Conditionality reduced but still “indispensable”

5 April 2001

Discussions on how the IMF uses conditionality have moved forward, and the Fund is seeking external comments before a further Board meeting in June. On March 7 the IMF Board agreed to reduce the use of structural conditionality, applying it only when critical to achieve macroeconomic stability. This will be assessed on a case by case basis and applied “narrowly”.

Structural “benchmarks”, which have tended to be applied much like conditions, will be used more sparingly and only to monitor policy outcomes. Letters of Intent should make a clearer distinction between a government’s overall policy programme and that part which is subject to the Fund’s conditionality.

Stressing that conditionality cannot compensate for lack of country ownership of the reform process, the Board advised staff to reduce its financing where support is lacking. Instead, more is to be done to test prior commitment and intent through “prior actions”. It argued that while “results-based” conditionality would give greater flexibility to governments to choose their own means to achieve results, back-loading IMF finance could cause implementation problems. A shift to more “prior actions” may be more manageable. To limit the need for conditionality, Directors discussed the role of standards and codes in specifying desired policy outcomes but observed that their voluntary nature would have to be respected.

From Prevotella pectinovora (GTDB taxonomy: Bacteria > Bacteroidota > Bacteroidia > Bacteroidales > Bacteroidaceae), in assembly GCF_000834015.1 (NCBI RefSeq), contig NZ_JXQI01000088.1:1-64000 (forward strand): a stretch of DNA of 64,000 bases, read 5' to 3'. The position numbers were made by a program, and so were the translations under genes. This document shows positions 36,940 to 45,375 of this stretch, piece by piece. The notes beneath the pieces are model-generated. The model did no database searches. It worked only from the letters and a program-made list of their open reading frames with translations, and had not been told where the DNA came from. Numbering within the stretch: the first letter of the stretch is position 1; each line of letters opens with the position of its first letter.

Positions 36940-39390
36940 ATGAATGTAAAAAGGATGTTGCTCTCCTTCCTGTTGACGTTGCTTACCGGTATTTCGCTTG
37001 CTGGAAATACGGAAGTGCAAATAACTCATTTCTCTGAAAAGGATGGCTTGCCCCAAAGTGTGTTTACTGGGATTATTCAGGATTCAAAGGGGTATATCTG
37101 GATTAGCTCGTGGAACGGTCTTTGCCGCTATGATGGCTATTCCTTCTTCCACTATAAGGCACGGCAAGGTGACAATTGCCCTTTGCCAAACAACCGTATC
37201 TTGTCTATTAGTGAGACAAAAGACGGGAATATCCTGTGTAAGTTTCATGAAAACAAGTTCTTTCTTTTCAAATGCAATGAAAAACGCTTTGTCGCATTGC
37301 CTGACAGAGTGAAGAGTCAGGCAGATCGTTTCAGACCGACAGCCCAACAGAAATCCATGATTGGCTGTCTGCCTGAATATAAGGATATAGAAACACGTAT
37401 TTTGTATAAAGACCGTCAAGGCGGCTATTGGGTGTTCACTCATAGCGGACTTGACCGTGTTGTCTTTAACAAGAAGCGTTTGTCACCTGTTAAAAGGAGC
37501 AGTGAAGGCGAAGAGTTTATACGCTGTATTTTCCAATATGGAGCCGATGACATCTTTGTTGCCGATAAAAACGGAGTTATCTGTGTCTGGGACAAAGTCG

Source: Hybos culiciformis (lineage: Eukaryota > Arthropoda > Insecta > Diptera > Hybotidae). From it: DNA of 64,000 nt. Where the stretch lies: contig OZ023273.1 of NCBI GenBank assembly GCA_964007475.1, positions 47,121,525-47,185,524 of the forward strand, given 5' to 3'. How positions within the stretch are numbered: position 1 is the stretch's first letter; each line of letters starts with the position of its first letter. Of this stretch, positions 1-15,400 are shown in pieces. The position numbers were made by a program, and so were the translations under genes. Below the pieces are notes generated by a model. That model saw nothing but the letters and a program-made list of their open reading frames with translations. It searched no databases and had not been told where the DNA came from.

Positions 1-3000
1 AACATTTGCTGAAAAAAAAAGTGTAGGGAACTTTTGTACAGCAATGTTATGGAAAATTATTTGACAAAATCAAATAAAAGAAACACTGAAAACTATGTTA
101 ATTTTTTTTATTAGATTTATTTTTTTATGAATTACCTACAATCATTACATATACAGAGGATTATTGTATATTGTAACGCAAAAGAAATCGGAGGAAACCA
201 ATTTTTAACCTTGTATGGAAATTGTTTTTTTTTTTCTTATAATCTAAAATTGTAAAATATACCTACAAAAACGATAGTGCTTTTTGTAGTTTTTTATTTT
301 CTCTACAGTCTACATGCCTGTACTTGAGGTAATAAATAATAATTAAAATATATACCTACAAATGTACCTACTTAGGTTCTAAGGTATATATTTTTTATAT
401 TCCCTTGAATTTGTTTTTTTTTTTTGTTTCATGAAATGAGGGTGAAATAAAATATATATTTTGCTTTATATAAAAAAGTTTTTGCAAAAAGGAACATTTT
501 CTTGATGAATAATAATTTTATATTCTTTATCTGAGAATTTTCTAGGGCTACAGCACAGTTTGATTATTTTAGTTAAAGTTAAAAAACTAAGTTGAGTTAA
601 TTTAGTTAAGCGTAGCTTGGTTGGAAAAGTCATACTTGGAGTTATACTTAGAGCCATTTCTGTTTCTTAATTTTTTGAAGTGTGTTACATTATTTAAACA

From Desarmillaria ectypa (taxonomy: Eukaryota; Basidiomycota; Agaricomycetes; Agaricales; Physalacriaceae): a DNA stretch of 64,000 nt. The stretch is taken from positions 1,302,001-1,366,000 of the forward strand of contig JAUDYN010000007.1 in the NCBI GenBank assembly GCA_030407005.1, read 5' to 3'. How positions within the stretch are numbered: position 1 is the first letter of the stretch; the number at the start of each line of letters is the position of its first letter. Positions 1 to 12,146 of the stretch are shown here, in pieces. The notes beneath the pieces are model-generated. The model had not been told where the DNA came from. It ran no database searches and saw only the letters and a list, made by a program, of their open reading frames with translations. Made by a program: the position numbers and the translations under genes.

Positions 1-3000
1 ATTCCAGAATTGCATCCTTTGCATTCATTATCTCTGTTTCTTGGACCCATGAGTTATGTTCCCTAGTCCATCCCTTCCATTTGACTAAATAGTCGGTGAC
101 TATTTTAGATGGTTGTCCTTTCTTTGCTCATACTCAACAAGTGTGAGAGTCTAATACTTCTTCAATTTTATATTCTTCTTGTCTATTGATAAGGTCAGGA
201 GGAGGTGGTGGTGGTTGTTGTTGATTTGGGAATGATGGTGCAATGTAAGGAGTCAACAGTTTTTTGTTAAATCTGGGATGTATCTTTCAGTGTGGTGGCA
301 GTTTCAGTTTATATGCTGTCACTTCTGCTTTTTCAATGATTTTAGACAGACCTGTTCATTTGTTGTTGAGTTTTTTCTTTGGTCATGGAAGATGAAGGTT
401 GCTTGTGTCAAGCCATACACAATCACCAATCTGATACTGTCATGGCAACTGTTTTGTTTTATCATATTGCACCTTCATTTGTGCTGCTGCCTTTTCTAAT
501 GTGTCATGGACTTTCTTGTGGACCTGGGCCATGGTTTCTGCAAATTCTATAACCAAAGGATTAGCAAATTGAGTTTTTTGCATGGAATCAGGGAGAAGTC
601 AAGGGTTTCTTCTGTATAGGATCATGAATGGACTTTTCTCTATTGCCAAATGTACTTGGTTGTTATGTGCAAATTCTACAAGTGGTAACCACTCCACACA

The streamlined approach will be applied immediately. Since Horst Köhler’s “Streamlining Structural Conditionality” guidance note was issued last September, the number of structural conditions in the Poverty Reduction Growth Facility (PRGF) programmes have been reduced on average by about a third. However, in some cases they have increased with the addition of new governance conditionality. The IMF is yet to publish its paper on governance conditionality – a new priority in its Poverty Reduction Growth Facility (PRGF) programmes.

It is assumed that the World Bank and others will take on the structural reforms that the IMF gives up. For low income countries collaboration with the Bank is being coordinated through the Poverty Reduction Strategy Papers (PRSPs).

The IMF is seeking comments on its conditionality papers, posted on the web, and there will be further discussions at the Spring meetings and at a seminar in Washington in May. Comments will be considered by the Board in June and revised conditionality guidelines are expected in the second half of the year.


Comment to:

PRGF fact sheet: